Giants, Distant Cousin Of The Mets, Head To The Fall Classic
When one thinks of storied franchises in Baseball the Yankees immediately come to mind, thanks to Ruth, Gehrig, Mantle and 27 titles. One can even think of the Dodgers. It was in Brooklyn where the color barrier was broken and in Los Angeles where for a 5 year period a LHP pitcher dominated the game like no other. However, the very fabric of our National Pastime is sewn with the Giants.
Starting back in 1883 through 1957 some of the best to ever walk onto a baseball field walked onto that field wearing a Giants uniform. Legends such as Christy Mathewson (373-188, 2.13 ERA and 79 shutouts), Carl Hubbell (best known for mastering the screwball and for fanning Ruth, Gehrig, Foxx, Simmons and Cronin in succession in the 1934 All-Star Game), Mel Ott (the 1st NLer to surpass 500 HR‘s), Bill Terry (341 career BA and the last NLer to hit over 400), ‘Iron Man’ Joe McGinnity (246 wins in 10 years) and Roger Connor (baseball’s original HR king) all played for the Giants.
They were managed by John McGraw, the 2nd winningest mgr ever. McGraw compiled a .586 winning percentage over 33 years. In 1904 the Giants won the pennant but McGraw refused to let his team play in the World Series. The American League was ‘inferior’ as he put it and they didn’t deserve to be on the same field with his team.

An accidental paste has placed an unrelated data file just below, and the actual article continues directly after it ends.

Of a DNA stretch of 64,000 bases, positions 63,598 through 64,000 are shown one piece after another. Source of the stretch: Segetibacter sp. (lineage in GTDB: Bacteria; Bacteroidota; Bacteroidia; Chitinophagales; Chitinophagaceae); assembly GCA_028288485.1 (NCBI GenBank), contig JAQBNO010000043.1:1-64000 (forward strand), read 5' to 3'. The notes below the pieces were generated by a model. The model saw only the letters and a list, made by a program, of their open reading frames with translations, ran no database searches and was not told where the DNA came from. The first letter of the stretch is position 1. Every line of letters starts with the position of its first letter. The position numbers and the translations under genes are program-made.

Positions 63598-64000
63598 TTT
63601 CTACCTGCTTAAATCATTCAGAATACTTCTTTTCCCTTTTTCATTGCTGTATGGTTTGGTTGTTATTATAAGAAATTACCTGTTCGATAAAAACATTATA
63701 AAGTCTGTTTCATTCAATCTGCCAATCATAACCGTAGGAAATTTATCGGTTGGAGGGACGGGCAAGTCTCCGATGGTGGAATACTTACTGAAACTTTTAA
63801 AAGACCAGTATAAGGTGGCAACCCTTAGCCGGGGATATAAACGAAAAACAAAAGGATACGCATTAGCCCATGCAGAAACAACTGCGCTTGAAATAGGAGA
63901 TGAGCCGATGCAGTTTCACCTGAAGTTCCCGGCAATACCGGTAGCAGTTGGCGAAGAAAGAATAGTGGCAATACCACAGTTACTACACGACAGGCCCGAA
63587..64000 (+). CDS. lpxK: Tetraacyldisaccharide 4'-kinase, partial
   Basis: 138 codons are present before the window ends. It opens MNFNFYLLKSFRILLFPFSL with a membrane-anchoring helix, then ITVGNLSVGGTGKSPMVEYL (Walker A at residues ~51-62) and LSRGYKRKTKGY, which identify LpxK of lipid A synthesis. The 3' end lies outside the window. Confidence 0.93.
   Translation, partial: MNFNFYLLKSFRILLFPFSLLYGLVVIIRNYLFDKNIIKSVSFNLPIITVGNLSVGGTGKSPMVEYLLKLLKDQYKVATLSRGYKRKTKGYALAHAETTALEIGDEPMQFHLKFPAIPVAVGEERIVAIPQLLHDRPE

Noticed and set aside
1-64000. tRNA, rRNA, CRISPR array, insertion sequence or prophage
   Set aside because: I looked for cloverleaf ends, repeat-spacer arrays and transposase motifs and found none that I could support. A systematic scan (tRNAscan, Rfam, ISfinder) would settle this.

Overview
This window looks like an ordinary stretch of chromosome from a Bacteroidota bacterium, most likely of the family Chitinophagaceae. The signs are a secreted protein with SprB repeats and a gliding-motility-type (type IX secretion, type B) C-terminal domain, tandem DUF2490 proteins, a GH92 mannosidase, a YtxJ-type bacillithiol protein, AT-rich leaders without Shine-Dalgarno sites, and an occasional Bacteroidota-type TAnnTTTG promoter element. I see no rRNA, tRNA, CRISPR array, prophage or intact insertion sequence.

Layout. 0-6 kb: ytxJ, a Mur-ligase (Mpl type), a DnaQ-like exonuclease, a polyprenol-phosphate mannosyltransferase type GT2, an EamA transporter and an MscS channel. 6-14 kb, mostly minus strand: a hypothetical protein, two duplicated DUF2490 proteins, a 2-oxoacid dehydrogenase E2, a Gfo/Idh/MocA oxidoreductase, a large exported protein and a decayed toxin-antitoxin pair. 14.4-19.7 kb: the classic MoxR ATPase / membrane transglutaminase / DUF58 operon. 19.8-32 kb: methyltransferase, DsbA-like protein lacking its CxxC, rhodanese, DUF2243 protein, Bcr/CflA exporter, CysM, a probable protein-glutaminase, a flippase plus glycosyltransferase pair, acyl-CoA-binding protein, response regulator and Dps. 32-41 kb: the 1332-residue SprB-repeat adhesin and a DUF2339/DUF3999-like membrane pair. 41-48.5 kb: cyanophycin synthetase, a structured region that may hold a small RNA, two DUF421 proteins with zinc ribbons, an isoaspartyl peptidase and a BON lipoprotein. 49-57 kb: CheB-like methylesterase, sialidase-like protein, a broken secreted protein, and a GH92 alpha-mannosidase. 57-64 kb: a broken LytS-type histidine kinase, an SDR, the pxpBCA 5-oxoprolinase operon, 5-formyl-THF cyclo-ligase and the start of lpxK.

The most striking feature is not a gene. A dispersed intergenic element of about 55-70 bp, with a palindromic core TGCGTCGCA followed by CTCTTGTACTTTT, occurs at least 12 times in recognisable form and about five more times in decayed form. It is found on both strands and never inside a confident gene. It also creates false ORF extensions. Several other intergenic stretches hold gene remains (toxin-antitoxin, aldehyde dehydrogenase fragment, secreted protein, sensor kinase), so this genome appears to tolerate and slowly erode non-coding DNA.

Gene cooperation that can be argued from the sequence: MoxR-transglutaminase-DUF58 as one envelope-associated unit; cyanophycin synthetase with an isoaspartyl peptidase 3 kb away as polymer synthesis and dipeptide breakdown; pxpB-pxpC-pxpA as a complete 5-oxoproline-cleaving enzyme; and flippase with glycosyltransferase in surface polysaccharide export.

In 1951, the Giants trailed the Dodgers by 13 ½ games on August 11. Although Brooklyn played well down the stretch (26-22) the Giants took it to another level, playing an unfathomable 841, going 37-7. It was arguably the greatest comeback ever. It culminated with Bobby Thomson’s HR in a playoff game against Brooklyn to determine the pennant. Thomson’s HR is considered the greatest ever in Baseball history. Russ Hodges’ cry of ‘The Giants win the pennant! The Giants win the pennant!’ has gone down as perhaps the most memorable line ever spoken by a broadcaster.
Willie Mays catch in 1954 is the best and most famous defensive play in World Series history.
It was October 1956 and as usual, Brooklyn was battling the Yankees in the Fall Classic. But as the Yankees prevailed in 7 games there was a storm brewing. Rumors were intensifying that the Dodgers as well as the Giants were considering moving.
Dodgers owner Walter O’Malley was seeking a new home. Ebbets Field, while beloved by faithful fans, was becoming run down. The surrounding neighborhood was unsafe. In spite of the teams unparalleled success throughout the 1950’s the small stadium rarely sold out.
O’Malley was butting heads with Robert Moses, the construction coordinator for the city. O’Malley set his sights on a plot of land at the Brooklyn waterfront. Moses, however, had the power to condemn the land. And he did just that. Instead, he tried to bully O’Malley into moving to Flushing Meadows. O’Malley was irate and began looking elsewhere. The exact spot that Moses had in mind would later be the site of Shea.
O’Malley was heavily courted by city officials from Los Angeles. At the time baseball did not extend beyond St. Louis and it would be too costly to fly to California for just one team. O’Malley needed someone else to move.